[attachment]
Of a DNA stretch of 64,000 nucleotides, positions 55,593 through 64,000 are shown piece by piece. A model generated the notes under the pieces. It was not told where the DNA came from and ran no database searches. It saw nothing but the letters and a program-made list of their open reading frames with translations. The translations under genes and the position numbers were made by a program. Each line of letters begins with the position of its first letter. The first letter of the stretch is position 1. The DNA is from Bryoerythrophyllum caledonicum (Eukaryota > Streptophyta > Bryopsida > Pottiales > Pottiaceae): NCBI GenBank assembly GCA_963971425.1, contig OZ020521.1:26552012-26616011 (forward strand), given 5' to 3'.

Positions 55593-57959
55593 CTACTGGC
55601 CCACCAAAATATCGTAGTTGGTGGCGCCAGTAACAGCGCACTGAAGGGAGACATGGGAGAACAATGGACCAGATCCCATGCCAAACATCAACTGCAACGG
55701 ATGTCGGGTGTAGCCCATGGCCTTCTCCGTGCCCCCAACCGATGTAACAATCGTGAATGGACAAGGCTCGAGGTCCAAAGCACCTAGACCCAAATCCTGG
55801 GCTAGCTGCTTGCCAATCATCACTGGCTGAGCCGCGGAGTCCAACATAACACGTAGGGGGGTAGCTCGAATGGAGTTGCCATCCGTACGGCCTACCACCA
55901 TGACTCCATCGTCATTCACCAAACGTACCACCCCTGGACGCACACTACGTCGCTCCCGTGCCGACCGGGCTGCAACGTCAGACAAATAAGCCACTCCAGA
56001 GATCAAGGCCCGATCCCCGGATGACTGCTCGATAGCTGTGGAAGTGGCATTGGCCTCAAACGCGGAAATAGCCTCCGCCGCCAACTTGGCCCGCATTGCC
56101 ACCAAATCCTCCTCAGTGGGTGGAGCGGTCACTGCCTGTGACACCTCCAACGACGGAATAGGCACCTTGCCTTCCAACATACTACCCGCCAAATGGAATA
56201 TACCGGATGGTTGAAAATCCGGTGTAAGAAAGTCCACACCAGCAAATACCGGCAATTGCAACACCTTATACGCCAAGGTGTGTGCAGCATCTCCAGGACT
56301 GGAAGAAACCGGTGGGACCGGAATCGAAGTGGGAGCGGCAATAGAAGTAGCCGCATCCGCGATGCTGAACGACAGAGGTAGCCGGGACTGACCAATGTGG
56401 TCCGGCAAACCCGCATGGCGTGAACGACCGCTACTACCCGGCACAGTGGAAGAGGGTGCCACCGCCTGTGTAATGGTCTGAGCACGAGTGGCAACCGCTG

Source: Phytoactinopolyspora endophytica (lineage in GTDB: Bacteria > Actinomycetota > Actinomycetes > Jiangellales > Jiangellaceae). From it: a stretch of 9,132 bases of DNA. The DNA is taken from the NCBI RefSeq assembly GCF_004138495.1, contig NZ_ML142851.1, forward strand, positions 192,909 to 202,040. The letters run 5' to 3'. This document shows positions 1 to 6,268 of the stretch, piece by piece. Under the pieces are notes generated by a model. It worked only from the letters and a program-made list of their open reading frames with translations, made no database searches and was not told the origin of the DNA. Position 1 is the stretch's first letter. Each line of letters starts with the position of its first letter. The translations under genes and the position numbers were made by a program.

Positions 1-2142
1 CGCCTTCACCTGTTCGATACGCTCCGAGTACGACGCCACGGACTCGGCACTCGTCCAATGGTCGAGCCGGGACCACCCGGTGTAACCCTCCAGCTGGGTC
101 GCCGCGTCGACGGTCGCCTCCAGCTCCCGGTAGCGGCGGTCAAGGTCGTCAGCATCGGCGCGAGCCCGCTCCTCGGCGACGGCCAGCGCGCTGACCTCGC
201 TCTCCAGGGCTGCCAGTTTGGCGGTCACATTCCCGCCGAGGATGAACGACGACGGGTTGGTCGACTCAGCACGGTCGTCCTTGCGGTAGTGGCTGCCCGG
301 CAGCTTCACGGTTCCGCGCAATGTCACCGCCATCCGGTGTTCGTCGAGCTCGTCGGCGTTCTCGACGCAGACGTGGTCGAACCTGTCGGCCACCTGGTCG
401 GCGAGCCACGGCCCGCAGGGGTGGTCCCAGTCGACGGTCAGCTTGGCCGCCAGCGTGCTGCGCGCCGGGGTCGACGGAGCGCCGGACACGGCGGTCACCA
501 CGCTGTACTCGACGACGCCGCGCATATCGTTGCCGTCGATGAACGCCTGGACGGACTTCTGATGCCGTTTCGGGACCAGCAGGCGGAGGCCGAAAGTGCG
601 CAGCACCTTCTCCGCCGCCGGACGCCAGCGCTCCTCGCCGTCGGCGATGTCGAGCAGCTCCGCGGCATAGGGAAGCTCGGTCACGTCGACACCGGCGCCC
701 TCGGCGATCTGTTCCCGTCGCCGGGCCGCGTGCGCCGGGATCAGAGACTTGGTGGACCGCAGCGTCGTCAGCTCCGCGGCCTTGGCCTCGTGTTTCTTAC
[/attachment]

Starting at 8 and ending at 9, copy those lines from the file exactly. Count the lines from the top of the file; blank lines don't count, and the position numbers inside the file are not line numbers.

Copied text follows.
56001 GATCAAGGCCCGATCCCCGGATGACTGCTCGATAGCTGTGGAAGTGGCATTGGCCTCAAACGCGGAAATAGCCTCCGCCGCCAACTTGGCCCGCATTGCC
56101 ACCAAATCCTCCTCAGTGGGTGGAGCGGTCACTGCCTGTGACACCTCCAACGACGGAATAGGCACCTTGCCTTCCAACATACTACCCGCCAAATGGAATA